How our new research is providing a clearer picture of Asia’s clouded leopard

Of Asia’s five species of big cats, the clouded leopard is the least studied. Dr. Rinjan Shrestha, WWF-Canada’s lead specialist in Asian big cats, is shedding some light on this mysterious feline and the unique research that we’re supporting to better understand and protect them.

A clouded leopard walks towards a camera in the dark.
Clouded leopard in Royal Belum State Park, Malaysia. © Emmanuel Rondeau/WWF-US

Have you have ever seen a clouded leopard in the wild?

I’ve seen a clouded leopard only once. It was a rare encounter and lasted for a brief moment while we were setting up camera traps for common leopards in Nepal. They perfectly blend into the background landscape, so I was only able to spot the cat when it moved suddenly. But our camera traps have been able to capture their images both in Nepal and Bhutan.

How does the clouded leopard compare to Asia’s other big cats?

Clouded leopards are the smallest of all the big cats and are named after their defining feature: large cloud-shaped markings. In South Asia, they are found in the dense tropical and subtropical forests along the Himalayan foothills in between snow leopard and tigers’ ranges. Unlike tigers and snow leopards, they spend a considerable amount of time above ground in tree branches.

Like other big cats, clouded leopards are threatened by habitat loss and poaching. The dense tropical forests they inhabit are undergoing some of the world’s fastest deforestation. They are also killed by poachers to trade their body parts on the black market.

How are clouded leopard populations faring?

We do not precisely know how many clouded leopards are out there in the wild. Most biologists believe there are less than 10,000 — and their population is declining, dropping by an estimated 30 per cent over the past two decades.

A clouded leopard in captivity.
©  / Edwin Giesbers / WWF

Clouded leopards are least studied of Asia’s big cats. How is WWF helping address that research gap?

WWF-Canada, in partnership with WWF- Bhutan, supported research using camera traps to not only get a better idea of how many clouded leopards there are, but to ensure we’re using the right methods to survey their population in the first place.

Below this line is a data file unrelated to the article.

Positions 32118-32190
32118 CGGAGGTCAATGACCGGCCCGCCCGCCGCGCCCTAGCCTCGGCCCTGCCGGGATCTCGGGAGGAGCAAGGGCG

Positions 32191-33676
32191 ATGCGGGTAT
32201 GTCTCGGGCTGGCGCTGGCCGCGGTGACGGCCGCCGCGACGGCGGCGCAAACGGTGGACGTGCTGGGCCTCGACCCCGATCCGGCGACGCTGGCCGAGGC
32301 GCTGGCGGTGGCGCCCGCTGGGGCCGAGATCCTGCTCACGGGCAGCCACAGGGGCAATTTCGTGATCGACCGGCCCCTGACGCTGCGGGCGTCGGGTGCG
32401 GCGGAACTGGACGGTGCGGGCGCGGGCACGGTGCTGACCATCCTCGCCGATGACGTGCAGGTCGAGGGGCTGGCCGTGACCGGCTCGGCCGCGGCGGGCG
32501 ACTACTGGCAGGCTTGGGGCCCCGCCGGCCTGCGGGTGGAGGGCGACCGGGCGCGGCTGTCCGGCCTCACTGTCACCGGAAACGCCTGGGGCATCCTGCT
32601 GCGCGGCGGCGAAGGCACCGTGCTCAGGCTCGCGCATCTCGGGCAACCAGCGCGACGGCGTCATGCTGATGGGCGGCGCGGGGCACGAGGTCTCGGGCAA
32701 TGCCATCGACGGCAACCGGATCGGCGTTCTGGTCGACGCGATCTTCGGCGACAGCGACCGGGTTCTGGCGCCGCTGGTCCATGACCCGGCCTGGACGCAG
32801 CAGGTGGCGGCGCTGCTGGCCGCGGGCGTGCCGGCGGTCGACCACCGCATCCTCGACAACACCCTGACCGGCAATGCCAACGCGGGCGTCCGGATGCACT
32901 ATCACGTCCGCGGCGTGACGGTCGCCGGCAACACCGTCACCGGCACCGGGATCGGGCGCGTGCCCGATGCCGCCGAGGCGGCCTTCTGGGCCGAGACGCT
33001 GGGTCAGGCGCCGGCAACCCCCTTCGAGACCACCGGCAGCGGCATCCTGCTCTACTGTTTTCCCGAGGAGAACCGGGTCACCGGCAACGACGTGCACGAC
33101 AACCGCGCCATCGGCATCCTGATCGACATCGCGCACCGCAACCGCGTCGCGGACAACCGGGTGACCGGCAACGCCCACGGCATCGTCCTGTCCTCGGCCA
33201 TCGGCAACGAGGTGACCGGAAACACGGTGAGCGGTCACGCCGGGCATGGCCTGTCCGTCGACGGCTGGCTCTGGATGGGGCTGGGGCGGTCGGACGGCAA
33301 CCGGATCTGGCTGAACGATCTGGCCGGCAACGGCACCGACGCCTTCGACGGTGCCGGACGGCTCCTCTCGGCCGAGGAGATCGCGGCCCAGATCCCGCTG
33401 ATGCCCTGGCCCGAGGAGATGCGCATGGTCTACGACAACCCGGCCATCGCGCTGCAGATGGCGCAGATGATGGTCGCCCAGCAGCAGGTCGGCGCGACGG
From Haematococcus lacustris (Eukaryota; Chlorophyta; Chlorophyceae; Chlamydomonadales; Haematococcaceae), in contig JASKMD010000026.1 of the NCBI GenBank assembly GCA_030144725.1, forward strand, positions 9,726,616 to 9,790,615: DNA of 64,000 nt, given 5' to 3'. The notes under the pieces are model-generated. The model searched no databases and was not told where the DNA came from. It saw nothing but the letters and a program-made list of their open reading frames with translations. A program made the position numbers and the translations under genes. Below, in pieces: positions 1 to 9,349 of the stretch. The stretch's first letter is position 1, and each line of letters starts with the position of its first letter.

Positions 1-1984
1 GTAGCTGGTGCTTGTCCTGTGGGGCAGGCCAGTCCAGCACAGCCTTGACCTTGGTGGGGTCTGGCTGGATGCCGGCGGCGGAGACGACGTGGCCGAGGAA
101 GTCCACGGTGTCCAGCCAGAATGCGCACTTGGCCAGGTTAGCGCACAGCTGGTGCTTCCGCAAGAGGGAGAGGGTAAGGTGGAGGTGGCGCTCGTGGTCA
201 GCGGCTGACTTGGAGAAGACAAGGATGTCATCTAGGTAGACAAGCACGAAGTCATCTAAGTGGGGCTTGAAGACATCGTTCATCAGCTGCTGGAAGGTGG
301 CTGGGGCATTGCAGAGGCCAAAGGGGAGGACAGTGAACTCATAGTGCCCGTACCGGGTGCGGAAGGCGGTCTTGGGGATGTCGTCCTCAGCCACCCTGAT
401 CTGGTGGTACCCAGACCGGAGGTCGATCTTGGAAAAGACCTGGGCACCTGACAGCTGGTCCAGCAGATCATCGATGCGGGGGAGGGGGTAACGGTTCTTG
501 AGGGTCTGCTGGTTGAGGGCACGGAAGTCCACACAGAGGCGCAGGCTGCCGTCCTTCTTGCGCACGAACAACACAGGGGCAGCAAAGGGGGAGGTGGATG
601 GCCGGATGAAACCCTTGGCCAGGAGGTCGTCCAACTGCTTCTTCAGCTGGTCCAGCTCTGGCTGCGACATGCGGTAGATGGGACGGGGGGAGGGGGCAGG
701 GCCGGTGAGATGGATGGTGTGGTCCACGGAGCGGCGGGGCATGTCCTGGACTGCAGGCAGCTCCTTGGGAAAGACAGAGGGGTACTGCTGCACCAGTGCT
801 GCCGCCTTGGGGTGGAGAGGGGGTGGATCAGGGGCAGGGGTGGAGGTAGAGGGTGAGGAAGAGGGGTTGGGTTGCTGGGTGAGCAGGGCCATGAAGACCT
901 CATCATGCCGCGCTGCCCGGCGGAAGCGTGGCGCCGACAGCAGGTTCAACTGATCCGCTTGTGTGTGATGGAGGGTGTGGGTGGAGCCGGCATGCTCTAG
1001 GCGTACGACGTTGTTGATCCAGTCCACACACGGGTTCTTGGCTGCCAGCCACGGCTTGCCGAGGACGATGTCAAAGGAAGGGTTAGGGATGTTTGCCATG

While initially the research team aimed to collar and track 10 clouded leopards, they proved elusive. The project was modified to include five different wild cats: clouded leopard, common leopard, tiger, marbled cat and leopard cat over the next two years.

How does this research differ from how wild cats have traditionally been surveyed?

Camera traps are one of the most used techniques to monitor wild cat populations. Normally they are placed on trails and other areas where we think cats are most likely to visit. But what if our assumptions are wrong? For example, the age or sex of a wild cat may affect the likelihood of capturing them in these locations. So, to ensure we aren’t introducing biases into our data and population estimates, researchers compared camera traps placed in random locations with those on trails.

Can you share the results of the study and what they could mean for the future of clouded leopards?

The results showed that the traditional method of deploying camera traps on trails favoured males, who may prefer trails for travelling long distances. The randomly placed camera traps were more likely to capture females, who may be avoiding males and other large predators while rearing their cubs. To get the most accurate estimates, the study recommends combining both random and trail camera deployments in the future.

Eventually, we hope this research will help us develop the first-ever conservation management plan for clouded leopards in South Asia.